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Has fab-tool sector touched bottom?

Posted: 12 Sep 2008     Print Version  Bookmark and Share

Keywords:semiconductor equipment  fab-tool billings  IC sector 

The business climate remains gloomy in semiconductor equipment as SEMI reported a significant drop in bookings and billings for the second quarter. There were no bright spots in the period. Every region reported a huge drop in fab-tool billings in the second quarter, including China, which showed the greatest decline.

The question is whether or not the sector has hit the bottom? Possibly not. Capital spending in the memory segment remains down. Spending in the foundry and logic sectors is steady, but they are offsetting the steep drop in memory. One analyst warned that the overall IC business would go from bad to worse. ''The fourth quarter will be a bust'' in the IC market, the analyst said, adding that there are no ''killer apps'' in the business to drive chip demand.

SEMI predicts a fab-tool recovery in 2009. Others doubt that forecast, saying business looks terrible for some time. In any case, SEMI reported that worldwide semiconductor manufacturing equipment billings reached Rs.33,558.17 crore ($7.83) billion in the second quarter of 2008, down 26 per cent less than the first quarter of 2008 and 29 per cent less than the same quarter a year ago.

SEMI also reported worldwide semiconductor equipment bookings of Rs.29,958.06 crore ($6.99 billion) in the second quarter of 2008. The figure is 30 per cent less than the same quarter a year ago, and 13 per cent less than the bookings figure for the first quarter of 2008. The data is gathered in cooperation with the Semiconductor Equipment Association of Japan from more than 150 global equipment companies that provide data on a monthly basis.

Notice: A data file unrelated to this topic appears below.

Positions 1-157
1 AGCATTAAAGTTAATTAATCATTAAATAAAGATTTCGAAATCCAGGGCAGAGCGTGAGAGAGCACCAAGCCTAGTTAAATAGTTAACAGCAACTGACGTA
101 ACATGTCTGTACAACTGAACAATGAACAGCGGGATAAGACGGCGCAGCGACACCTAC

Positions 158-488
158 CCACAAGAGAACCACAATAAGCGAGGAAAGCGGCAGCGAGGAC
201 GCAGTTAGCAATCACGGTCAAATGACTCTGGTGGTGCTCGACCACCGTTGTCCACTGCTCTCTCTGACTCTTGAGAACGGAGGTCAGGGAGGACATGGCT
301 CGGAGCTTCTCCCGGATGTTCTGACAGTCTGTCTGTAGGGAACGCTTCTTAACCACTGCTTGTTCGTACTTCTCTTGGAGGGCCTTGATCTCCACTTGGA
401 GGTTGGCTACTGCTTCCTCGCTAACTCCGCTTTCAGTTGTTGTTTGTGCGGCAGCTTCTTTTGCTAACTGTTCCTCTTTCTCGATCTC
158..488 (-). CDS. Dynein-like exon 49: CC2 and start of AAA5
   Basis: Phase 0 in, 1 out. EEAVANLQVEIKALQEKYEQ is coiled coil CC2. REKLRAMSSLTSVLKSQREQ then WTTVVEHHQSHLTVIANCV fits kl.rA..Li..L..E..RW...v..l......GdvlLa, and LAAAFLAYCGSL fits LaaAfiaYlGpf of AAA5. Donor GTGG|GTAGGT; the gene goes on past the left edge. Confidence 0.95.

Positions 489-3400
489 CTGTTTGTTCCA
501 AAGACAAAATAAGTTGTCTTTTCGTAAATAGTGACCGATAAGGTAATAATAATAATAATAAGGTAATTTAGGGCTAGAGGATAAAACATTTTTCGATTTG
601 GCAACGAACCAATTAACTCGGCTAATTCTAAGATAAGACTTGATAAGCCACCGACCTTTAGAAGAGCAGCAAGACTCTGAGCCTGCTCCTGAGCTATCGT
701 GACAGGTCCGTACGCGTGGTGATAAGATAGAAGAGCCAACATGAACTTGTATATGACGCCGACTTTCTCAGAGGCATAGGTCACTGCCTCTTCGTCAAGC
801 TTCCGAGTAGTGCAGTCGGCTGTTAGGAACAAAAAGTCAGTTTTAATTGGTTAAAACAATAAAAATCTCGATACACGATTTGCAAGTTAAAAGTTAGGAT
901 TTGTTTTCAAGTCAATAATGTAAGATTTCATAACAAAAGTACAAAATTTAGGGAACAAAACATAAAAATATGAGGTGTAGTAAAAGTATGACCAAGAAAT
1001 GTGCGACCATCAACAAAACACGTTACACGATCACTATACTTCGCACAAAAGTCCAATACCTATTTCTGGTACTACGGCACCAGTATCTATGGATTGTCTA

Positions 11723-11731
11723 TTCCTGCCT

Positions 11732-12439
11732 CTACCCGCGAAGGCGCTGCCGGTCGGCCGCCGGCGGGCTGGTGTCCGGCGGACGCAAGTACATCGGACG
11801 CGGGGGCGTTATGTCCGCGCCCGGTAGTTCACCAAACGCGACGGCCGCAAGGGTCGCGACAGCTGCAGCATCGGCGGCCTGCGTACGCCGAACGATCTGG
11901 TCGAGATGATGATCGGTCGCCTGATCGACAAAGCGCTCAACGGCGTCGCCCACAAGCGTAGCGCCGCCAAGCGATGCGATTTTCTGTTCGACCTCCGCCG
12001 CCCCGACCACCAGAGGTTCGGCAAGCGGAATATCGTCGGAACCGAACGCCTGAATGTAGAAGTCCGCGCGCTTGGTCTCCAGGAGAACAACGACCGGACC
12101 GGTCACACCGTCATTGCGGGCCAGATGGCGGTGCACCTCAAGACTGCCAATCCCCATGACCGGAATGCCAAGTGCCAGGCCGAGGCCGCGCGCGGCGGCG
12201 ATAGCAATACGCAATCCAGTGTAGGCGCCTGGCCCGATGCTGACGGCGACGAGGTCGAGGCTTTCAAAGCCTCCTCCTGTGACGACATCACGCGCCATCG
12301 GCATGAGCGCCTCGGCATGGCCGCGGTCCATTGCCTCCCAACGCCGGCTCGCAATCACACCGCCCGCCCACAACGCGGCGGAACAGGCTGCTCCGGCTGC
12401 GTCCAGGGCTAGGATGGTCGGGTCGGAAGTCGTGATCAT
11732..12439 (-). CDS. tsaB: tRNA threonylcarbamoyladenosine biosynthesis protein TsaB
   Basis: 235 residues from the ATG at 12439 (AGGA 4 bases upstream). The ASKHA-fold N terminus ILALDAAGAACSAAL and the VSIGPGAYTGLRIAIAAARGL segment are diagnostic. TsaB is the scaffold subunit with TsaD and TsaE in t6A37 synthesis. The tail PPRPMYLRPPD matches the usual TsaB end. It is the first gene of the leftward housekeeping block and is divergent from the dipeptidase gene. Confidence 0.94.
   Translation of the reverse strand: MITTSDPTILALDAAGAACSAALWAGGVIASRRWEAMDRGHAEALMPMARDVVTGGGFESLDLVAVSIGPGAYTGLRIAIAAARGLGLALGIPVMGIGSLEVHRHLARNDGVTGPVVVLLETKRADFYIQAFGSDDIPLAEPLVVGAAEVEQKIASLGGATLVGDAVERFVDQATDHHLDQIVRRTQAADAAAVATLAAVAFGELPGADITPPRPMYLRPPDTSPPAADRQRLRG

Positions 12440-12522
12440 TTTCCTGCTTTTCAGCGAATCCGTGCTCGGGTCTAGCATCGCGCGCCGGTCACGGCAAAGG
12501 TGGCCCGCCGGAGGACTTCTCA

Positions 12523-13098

"Spending for new semiconductor equipment is down considerably as anticipated,'' said Dan Tracy, an analyst at SEMI, in a statement. ''Overall 2008 spending will approach 2005 levels, with a recovery expected for next year.'' A decline of 20 per cent in worldwide fab equipment spending is expected for 2008, but the sector is expected to rebound and grow over 20 per cent in 2009, according to a recent report from SEMI.

Look out below

On a regional basis in Q2, China's fab-tool billings fell 42 per cent quarter-over-quarter and 61 per cent from a year ago while Taiwan's fell 39 per cent quarter-over-quarter and 55 per cent from a year ago. On the other hand, Europe's fab-tool billings fell 29 per cent quarter-over-quarter and 15 per cent from a year ago while Japan's fell 19 per cent quarter-over-quarter and 6 per cent from a year ago. The decline in North America's fab-tool billings was 32 per cent quarter-over-quarter and 17 per cent from a year ago while Korea's was 19 per cent quarter-over-quarter and 20 per cent from a year ago.

The rest-of-the world's fab-tool bookings were up 19 per cent quarter-over-quarter and up 26 per cent from a year ago.

Memory down but TI is OK

Indeed, the signs are bad. On the foundry side, Chartered, TSMC, UMC and X-Fab are seeing a slowdown in Q3. Q4 is expected to be soft.

Not all is doom-and-gloom in the IC sector, especially at ON Semiconductor. ''Despite a significant sell-off in ON Semiconductor, fresh checks suggest its Q3 business is tracking comfortably within its guidance range,'' said Craig Berger, an analyst at FBR, in a report. ''We think revenues are tracking within the upper half of revenue guidance. Further, ON Semi's PC demand appears to be holding up, networking/telco demand remains stable, automotive business is weak, but this was accounted for in guidance, and consumer/gaming should grow in Q3 and seasonally decline in Q4.''